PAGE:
Do a little searching and find other examples of people you admire with values you hold dear. Share them with your kids.

5. Listen to your kids

Parents can teach best when you are listening to the concerns of your children. When they are sharing about a mistake they may have made, don't look shocked and horrified. Ask how they feel and what they will do next time. After all, there is nothing like a little experience to help a kid learn a lesson the hard way.

Lastly, enjoy living your values. Have fun as a family doing things that promote healthy, moral behavior. Let them see that being good is the happiest way to live. That's the kind of love kids desperately need today.

© 2017 FamilyShare
Source: Jewish World Review

Life is Difficult

by Charles R. Swindoll

Life is difficult. That blunt, three-word statement is an accurate appraisal of our existence on this earth. When the writer of the biblical book named Job picked up his stylus to write his story, he could have begun with a similar-sounding and equally blunt sentence, "Life is unfair."

No one could argue the point that life is punctuated with hardship, heartaches, and headaches. Most of us have learned to face the reality that life is difficult. But unfair? Something kicks in, deep within most of us, making it almost intolerable for us to accept and cope with what's unfair. Our drive for justice overrides our patience with pain.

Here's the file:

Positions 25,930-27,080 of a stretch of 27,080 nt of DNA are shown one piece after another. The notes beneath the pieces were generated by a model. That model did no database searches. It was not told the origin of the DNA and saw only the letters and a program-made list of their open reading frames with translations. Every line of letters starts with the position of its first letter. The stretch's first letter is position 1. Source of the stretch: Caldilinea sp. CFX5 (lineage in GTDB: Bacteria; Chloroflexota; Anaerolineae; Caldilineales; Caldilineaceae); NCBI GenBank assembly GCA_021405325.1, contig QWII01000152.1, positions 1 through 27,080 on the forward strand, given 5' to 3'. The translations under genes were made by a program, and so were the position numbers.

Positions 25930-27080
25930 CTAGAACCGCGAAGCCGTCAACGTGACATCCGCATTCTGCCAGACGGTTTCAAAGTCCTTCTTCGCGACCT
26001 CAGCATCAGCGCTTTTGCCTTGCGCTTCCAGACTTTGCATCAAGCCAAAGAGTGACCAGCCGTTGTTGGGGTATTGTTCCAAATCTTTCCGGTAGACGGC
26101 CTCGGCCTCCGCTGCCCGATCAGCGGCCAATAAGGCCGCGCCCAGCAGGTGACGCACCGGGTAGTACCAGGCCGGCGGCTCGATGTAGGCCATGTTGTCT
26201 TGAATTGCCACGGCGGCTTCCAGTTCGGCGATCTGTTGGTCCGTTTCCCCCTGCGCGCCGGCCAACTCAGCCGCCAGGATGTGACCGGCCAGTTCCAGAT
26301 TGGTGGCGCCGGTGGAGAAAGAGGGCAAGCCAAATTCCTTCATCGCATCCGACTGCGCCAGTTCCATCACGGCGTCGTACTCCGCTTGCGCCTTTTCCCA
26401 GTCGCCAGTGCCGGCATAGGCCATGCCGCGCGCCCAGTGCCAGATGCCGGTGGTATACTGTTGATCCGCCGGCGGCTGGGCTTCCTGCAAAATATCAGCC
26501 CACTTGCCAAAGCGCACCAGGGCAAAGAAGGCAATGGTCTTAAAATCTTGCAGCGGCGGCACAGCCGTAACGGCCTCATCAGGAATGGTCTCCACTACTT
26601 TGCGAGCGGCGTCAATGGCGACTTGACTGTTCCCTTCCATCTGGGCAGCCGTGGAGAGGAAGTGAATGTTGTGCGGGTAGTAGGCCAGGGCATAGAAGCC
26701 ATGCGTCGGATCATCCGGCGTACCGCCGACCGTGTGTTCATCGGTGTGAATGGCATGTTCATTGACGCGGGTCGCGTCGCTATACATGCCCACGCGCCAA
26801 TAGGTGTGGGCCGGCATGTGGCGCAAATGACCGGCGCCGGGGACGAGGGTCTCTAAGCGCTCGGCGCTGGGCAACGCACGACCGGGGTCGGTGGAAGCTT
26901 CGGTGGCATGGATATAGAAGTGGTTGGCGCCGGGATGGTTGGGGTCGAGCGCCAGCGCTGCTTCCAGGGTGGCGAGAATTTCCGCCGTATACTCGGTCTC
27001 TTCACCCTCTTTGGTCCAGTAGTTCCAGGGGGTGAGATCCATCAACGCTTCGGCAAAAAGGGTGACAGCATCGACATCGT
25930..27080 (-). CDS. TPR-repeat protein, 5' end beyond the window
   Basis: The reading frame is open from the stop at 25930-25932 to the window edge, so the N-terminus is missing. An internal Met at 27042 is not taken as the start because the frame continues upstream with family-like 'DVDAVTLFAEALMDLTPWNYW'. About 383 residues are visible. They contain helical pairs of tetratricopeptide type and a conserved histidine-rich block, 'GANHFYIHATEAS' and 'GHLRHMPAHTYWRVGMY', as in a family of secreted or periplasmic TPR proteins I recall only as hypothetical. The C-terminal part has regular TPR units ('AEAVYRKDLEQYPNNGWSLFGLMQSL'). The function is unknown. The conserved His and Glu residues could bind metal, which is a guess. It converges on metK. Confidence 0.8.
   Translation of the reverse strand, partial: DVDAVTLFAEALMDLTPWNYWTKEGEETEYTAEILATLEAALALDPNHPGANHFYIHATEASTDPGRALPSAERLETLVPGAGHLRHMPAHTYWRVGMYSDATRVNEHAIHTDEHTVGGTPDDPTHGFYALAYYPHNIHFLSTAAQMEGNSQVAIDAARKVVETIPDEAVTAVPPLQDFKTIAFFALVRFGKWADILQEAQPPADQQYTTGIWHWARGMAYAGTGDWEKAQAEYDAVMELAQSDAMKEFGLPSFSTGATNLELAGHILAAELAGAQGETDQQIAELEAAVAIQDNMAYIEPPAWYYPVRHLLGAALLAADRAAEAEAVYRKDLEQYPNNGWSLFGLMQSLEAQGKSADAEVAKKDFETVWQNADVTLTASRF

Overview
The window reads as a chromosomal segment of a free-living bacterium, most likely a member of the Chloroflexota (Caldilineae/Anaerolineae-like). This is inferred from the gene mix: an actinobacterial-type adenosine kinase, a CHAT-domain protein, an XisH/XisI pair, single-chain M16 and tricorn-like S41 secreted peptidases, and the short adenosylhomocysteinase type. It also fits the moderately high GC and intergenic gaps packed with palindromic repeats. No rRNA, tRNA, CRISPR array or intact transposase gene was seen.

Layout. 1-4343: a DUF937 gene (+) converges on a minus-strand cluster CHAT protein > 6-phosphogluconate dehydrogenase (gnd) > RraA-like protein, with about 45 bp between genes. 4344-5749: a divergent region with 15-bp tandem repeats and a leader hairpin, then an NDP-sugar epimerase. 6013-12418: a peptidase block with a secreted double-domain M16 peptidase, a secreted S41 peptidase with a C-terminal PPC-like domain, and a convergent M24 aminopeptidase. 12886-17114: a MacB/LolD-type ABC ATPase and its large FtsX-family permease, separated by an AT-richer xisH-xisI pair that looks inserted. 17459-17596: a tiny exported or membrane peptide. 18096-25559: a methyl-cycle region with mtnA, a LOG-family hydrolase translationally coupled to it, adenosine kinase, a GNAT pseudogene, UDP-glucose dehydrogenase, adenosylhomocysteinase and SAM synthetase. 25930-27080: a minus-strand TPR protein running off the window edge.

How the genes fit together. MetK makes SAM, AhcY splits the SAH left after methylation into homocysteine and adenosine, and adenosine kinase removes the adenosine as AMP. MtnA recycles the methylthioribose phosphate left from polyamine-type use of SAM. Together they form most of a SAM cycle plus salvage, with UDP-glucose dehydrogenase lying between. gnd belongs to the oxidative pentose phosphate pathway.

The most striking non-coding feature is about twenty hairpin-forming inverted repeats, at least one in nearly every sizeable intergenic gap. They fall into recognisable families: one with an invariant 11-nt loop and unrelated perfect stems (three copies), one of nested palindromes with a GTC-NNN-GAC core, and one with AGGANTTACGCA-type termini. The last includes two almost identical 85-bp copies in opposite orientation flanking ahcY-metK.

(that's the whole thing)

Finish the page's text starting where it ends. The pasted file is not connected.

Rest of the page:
Life is not just difficult, it's downright unfair. Welcome to Job's world.

Job was a man of unparalleled and genuine piety. He was also a man of well-deserved prosperity. He was a godly gentleman, extremely wealthy, a fine husband, and a faithful father. In a quick and brutal sweep of back-to-back calamities, Job was reduced to a twisted mass of brokenness and grief. The extraordinary accumulation of disasters that hit him would have been enough to finish off any one of us today.

Job is left bankrupt, homeless, helpless, and childless. He's left standing beside the ten fresh graves of his now-dead children in a windswept valley. His wife is heaving deep sobs of grief as she kneels beside him, having just heard him say, "Whether our God gives to us or takes everything from us, we will follow Him." She leans over and secretly whispers, "Why don't you just curse God and die?"

His misery turns to mystery with God's silence. If the words of his so-called friends are hard to hear, the silence of God becomes downright intolerable. Not until the thirty-eighth chapter of the book does God finally break the silence, however long that took. Even if it were just a few months, try to imagine. You've become the object of your alleged friends' accusations, and the heavens are brass as you plead for answers from the Almighty, who remains mysteriously mute. Nothing comes to you by way of comfort. It's all so unfair; you've done nothing to deserve such anguish.

Pause and ponder their grief--and remember that Job had done nothing to deserve such unbearable pain. If it had been you, how would you have responded?

Excerpted from Charles R. Swindoll, Great Days with the Great Lives (Nashville: W Publishing Group, 2005). Copyright (c) 2005 by Charles R. Swindoll, Inc. All rights reserved. Used by permission.

Poem: Oh Jesus, You are my God!
Oh Jesus, You are my God!
You are my Lord !
You are my Love !